Two weddings in Marple - 9 Details to be decided
What weather we have been having. I can't remember such severe storms, but thank goodness, it seems to be abating now.
There was serious flooding in Marple Bridge and a large tree fell down blocking access to the wash house on Town Street. Luckily we live at the top of a hill. Apparently things were even worse in Strines, where the river overflowed its banks and all the low lying houses were swamped.
I heard that the clothing party went well, and hope that our dresses went to people who will appreciate them and look after them properly. Nothing is worse than seeing one of your old favourite dresses dirty and in rags on someone's back.
In church on Sunday we had Rev. JE Legg for the first time as our pastor. He seems a nice enough man, and preaches well. When I spoke to him after the service, I reminded him again about Mary and Frank's wedding. He said that it was in the book. Then he added that he would be busy that afternoon, as he had a second wedding following it. I was surprised as weddings are supposed to be in the morning, but he said there was a feeling that the ruling was going to be changed, so he would anticipate the change. The other bride apparently wants to take advantage of the fact that we will have heated the church and decorated it. I felt a bit annoyed to start with, but then decided that I must be magnanimous about it. After all, we wouldn't have removed the flowers after the service anyway, and why shouldn't someone else have the benefit of them.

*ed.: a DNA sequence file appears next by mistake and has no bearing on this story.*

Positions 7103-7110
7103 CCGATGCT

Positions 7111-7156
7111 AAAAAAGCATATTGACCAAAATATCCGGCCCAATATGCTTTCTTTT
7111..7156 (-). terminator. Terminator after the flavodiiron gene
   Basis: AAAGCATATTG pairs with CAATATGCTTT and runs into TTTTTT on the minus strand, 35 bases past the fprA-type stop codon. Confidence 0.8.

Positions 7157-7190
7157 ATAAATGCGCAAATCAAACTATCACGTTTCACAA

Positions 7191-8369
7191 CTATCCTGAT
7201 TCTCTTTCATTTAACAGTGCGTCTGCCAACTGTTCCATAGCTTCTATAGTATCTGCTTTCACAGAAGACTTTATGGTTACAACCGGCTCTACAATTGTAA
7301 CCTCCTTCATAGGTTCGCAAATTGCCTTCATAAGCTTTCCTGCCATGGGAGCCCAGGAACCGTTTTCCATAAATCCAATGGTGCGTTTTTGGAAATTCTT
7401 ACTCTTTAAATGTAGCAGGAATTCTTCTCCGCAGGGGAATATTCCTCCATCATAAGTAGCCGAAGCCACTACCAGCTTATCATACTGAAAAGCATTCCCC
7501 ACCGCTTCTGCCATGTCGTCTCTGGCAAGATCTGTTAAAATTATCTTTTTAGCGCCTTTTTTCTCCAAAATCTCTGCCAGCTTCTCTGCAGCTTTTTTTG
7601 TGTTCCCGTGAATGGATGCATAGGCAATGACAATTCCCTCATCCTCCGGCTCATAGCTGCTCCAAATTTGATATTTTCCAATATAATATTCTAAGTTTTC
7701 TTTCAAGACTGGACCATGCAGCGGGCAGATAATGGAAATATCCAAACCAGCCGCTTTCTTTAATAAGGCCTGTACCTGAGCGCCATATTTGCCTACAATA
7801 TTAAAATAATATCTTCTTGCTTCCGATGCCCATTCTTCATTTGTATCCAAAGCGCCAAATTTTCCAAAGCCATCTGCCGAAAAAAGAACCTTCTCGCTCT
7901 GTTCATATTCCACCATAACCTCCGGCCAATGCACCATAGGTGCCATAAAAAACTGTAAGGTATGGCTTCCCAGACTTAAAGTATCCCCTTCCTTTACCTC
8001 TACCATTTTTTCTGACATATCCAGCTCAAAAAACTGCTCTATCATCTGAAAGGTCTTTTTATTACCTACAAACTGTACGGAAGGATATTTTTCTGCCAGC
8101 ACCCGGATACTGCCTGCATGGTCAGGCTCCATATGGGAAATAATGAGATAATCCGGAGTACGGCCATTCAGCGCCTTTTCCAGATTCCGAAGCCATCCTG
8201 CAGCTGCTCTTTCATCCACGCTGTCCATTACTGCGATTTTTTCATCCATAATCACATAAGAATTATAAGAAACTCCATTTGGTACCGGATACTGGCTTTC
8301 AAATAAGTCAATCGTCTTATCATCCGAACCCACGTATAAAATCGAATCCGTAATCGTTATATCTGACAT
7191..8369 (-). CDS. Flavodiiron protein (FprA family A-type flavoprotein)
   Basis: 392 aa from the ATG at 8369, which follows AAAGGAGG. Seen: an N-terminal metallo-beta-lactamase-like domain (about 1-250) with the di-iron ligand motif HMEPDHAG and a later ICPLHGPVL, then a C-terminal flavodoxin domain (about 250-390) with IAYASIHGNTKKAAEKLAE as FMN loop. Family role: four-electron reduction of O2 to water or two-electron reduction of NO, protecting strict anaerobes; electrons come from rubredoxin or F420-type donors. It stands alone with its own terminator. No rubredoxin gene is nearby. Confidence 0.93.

This week I had my Mother's Gathering at the Coffee Tavern on Saturday afternoon. We had the usual fare, tea, sandwiches and cake. Mrs. Cheetham, who was helping at it and I recognised slightly, came up to me, and said that it was her daughter, Martha, and her young man, Joe, who both work at the Mill, who are having their wedding after ours on the 9th. I reassured her that it was fine with us, and that they were very welcome to also come along to our reception at the Union Rooms, although I suspect they will have their own arrangements. But it seemed polite under the circumstances to invite them. By the time their wedding is over, our reception will have finished the formal aspects, and they can just mingle in with the crowd. We don't need to make anything special of it - just assume that they are among the normal guests. After all, another 20 or so people on top of 200 can hardly matter.
William is very full of the East Cheshire Liberals annual meeting which was held last night in the Albert Rooms. 140 people attended. It is wonderful how the party has grown in this area from when we arrived here, and my husband and son Oswald and brother-in-law, John and our business partners, the Hodgkinsons, started it up a few years ago. The first year we made no impact at all on the local politics, but now there are likely to be two candidates in the next election.